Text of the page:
Not too long ago I wrote this opinion piece for C&RL News offering advice to library job seekers. My intent was to be helpful and inspiring, but in reading it now I cringe. It was in part a rallying cry against the entitled attitude of “I have a degree; now hire me,” in which I advocated for prospective librarians to demonstrate their passion for the profession. (It’s always been my belief that we should hire for enthusiasm and intelligence, not skills.) Yet I completely neglected to unpack the privilege that comes along with writing that advice from my MacBookPro at my desk in my full-time, tenure-track academic librarian job (with benefits!). I failed to acknowledge that there is often no outlet for that passion because library employers are often reluctant to (or sometimes even downright hostile to the idea of) hiring a library school graduate with no previous professional experience. If I were creating my own library dream team (which I may or may not do in my head from time to time), I would hire the kind of people I wrote about in that piece in a heart beat. I’ve seen first hand how smart, motivated librarians with no previous knowledge in a particular aspect of librarianship can downright OWN IT and be amazing with just a little bit of time to learn on the job.

That’s really all that prospective employees need: the time to learn enough to be amazing and not have to worry about where their next meal is going to come from or how they’re going to pay off the mountain of debt looming over them. Given the exorbitant rise in college tuition and fees, that’s not going to happen while they’re in college. So its up to employers to make sure they aren’t missing out on these intelligent, talented liberal arts grads, archivists, and librarians because they aren’t willing to offer a few months of on-the-job training or mentoring.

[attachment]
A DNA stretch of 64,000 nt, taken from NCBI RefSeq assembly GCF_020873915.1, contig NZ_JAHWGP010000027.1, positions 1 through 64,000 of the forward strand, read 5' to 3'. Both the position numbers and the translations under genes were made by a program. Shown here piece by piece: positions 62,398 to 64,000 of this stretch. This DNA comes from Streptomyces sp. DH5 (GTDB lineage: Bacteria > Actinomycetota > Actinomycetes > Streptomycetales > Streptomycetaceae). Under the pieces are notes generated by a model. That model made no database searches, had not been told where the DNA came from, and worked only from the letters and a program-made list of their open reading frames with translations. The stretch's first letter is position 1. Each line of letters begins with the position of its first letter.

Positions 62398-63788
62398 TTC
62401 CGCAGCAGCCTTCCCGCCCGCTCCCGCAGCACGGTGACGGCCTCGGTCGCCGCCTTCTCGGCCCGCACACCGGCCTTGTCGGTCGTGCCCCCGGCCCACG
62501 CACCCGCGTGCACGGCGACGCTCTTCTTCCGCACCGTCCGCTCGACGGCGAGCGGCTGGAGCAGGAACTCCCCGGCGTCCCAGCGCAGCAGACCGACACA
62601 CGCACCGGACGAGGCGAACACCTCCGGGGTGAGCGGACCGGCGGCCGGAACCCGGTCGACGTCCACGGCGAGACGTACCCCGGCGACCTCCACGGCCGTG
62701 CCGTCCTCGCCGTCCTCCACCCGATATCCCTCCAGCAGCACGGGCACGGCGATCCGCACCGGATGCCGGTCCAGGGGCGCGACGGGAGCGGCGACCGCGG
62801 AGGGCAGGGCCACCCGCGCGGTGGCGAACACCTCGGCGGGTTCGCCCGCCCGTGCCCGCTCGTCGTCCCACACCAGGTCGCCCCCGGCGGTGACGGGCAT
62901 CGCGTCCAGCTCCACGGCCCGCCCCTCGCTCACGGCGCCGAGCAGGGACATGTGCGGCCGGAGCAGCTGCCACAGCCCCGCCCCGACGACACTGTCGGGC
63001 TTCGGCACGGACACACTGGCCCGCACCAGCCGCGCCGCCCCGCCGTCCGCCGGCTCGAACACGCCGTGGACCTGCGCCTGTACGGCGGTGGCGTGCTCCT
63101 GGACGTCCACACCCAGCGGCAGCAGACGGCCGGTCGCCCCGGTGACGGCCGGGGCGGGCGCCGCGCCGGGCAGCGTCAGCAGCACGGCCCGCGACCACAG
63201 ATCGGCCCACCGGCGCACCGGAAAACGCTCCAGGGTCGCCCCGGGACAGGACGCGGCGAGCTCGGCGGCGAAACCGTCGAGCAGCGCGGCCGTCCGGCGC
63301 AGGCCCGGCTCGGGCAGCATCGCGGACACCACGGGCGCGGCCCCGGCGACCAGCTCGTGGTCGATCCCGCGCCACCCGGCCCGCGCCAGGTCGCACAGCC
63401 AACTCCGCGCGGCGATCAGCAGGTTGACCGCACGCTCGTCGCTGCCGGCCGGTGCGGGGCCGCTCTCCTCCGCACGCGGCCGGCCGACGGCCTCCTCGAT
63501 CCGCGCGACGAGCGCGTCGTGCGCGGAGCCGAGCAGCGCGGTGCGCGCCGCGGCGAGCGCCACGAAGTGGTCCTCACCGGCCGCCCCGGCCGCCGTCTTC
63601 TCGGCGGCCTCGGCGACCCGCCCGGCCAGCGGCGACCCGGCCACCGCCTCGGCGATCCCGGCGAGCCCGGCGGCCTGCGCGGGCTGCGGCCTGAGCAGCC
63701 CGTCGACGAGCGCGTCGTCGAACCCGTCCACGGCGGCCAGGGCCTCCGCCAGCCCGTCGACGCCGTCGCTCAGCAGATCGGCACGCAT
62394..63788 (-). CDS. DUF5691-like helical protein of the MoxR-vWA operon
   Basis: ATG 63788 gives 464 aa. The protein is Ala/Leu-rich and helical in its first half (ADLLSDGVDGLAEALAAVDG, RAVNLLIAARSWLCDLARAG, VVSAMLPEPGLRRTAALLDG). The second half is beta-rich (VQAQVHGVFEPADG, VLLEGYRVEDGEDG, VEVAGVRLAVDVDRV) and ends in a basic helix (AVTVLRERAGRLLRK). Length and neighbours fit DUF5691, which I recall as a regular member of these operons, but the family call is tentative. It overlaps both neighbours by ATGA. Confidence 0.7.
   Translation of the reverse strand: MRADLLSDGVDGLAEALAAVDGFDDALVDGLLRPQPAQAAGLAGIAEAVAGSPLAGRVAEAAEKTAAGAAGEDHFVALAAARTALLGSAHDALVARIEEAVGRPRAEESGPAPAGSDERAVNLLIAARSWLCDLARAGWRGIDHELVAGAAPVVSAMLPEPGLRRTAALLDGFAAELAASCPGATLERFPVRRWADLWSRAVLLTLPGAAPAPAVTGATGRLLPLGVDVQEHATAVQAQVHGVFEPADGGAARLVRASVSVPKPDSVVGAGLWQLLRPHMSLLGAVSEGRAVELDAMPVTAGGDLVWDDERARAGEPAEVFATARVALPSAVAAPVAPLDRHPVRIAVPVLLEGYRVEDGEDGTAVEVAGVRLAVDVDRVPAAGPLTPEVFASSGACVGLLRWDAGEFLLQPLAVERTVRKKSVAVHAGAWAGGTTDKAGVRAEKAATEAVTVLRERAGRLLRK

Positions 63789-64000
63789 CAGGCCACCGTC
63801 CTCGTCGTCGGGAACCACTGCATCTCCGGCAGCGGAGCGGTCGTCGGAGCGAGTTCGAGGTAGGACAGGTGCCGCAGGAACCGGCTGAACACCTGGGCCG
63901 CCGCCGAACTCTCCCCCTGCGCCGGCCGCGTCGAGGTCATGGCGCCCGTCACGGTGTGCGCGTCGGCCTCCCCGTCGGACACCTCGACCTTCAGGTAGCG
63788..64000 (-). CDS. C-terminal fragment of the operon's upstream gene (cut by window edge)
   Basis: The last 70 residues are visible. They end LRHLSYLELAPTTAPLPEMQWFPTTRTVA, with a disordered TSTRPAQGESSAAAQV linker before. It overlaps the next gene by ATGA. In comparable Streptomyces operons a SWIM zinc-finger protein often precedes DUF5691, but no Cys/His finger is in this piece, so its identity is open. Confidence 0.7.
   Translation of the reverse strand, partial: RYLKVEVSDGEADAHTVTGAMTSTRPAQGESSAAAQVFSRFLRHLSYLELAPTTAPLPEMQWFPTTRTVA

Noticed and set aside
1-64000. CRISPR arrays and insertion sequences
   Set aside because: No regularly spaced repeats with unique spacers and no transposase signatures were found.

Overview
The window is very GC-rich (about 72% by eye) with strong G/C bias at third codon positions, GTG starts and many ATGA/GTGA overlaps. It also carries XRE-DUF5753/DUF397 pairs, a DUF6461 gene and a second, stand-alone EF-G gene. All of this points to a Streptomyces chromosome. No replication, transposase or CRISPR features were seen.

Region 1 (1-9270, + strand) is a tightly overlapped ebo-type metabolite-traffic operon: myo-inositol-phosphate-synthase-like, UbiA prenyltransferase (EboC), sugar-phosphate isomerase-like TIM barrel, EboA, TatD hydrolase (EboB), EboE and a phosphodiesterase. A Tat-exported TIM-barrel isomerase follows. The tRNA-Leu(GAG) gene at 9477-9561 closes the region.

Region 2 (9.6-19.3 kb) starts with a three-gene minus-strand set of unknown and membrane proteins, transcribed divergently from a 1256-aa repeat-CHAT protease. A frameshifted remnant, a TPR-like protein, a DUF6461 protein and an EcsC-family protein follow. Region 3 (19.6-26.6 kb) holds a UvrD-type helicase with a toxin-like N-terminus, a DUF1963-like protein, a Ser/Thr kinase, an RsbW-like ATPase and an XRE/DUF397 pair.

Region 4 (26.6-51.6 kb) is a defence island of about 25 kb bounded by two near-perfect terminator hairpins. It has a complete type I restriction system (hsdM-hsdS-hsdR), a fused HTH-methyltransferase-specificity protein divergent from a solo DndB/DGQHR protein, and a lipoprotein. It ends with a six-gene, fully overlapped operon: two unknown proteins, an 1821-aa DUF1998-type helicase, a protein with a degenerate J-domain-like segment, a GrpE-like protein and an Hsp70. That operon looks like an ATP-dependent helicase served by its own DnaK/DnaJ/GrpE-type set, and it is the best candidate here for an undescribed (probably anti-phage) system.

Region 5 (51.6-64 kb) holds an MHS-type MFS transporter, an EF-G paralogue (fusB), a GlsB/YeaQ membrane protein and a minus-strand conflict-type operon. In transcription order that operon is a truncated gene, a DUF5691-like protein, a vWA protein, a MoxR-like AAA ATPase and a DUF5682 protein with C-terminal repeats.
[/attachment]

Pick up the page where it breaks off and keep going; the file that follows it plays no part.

How is your library opening itself up to new librarians and archivists? What’s your take on the prestige economy? Do you have an opinion about the place of the liberal arts in the modern economy (of course you do; we all do)?

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A Presentation for Job Seekers

April was a blur of travel and conferences, leaving me little time for much of anything, much less blog posting. Now that the semester is officially over and the only conference on my plate is ALA in June, I have a bit more time to write and reflect, which I always enjoy.

One of the conferences that kept me away was the Texas Library Association’s 2013 Conference in Ft. Worth. I was thrilled to spend a few days in my sunny home state, but was even happier to have the opportunity to co-present with Abe Korah, an awesome colleague from Lone Star College-CyFair Branch. Our talk focused on re-imagining your library job search and taking a more active role in your own professional development. So not only did we encourage attendees to do all of the standard things job seekers are told to do (network, be prepared for interviews, etc.) we also urged them to really think about the profession they are about to join and begin engaging in activities that a demonstrate a real interest in librarianship and that “do-something-ness” that sets the great applicants apart from the good ones.

We structured our presentation as a mock-interview, which gave us some great interactivity with the attendees and I think made for a more entertaining presentation. The 90 minutes just flew by! I thought I’d share my presentation slides below. I realize they don’t make much sense since they’re so graphic and simplistic, but I like my presentation aids to be just that: aids, not the center stage of the presentation. If you’re interested in the content, let me know. We also created a website to accompany the presentation which includes some really good resources for job seekers.